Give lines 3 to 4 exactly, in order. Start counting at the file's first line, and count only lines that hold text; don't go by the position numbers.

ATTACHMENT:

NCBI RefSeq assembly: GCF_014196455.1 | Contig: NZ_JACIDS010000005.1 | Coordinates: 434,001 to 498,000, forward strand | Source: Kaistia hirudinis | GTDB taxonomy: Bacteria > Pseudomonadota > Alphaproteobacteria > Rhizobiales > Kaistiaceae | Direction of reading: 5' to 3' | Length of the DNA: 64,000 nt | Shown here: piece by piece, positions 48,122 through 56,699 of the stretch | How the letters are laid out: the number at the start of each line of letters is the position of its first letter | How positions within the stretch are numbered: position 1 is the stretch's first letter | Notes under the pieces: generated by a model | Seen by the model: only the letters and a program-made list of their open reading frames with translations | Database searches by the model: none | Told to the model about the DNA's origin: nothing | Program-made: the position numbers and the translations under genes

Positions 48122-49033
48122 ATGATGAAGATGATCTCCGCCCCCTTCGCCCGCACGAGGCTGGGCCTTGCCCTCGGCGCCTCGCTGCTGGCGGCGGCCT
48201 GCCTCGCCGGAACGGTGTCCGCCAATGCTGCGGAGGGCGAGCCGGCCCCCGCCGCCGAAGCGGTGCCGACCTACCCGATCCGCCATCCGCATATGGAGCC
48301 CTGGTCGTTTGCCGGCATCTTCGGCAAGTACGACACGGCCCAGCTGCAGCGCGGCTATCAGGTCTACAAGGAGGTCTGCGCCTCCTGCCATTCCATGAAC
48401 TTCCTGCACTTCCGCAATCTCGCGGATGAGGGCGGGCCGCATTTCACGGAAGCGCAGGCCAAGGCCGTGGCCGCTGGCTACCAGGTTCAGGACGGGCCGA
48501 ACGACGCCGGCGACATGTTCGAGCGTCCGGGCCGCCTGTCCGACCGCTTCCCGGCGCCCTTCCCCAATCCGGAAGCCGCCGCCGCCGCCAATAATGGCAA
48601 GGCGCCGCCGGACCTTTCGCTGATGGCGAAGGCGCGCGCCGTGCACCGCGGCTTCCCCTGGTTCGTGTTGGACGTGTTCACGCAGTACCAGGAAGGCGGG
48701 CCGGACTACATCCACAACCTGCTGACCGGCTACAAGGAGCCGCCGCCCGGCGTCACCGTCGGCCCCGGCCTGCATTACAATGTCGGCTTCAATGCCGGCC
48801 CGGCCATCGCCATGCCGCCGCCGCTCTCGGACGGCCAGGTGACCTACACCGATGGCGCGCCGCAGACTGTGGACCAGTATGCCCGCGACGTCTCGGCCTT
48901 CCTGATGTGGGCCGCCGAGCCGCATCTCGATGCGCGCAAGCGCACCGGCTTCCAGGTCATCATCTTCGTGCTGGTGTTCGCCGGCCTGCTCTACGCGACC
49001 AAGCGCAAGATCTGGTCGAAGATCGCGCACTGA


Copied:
48122 ATGATGAAGATGATCTCCGCCCCCTTCGCCCGCACGAGGCTGGGCCTTGCCCTCGGCGCCTCGCTGCTGGCGGCGGCCT
48201 GCCTCGCCGGAACGGTGTCCGCCAATGCTGCGGAGGGCGAGCCGGCCCCCGCCGCCGAAGCGGTGCCGACCTACCCGATCCGCCATCCGCATATGGAGCC